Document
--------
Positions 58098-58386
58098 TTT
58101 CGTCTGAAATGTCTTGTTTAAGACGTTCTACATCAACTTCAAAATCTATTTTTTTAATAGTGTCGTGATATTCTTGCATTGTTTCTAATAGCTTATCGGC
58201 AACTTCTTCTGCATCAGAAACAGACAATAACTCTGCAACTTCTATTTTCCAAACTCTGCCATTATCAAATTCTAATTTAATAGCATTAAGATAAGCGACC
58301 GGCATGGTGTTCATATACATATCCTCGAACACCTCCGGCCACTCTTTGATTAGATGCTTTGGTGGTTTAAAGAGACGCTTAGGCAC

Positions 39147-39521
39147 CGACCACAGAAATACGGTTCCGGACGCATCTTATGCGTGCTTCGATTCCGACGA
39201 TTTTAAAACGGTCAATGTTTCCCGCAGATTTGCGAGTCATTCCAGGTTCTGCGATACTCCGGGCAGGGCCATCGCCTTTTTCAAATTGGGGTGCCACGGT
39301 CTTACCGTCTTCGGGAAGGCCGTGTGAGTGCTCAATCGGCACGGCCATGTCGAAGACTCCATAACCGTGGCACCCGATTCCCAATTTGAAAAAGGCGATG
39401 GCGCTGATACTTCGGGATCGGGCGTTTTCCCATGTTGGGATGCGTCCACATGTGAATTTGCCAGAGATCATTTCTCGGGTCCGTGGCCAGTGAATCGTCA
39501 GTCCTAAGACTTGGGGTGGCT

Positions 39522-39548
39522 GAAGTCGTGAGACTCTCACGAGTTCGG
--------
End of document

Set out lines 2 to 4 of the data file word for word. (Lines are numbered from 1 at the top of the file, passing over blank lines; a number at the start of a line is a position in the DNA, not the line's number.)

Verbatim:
58098 TTT
58101 CGTCTGAAATGTCTTGTTTAAGACGTTCTACATCAACTTCAAAATCTATTTTTTTAATAGTGTCGTGATATTCTTGCATTGTTTCTAATAGCTTATCGGC
58201 AACTTCTTCTGCATCAGAAACAGACAATAACTCTGCAACTTCTATTTTCCAAACTCTGCCATTATCAAATTCTAATTTAATAGCATTAAGATAAGCGACC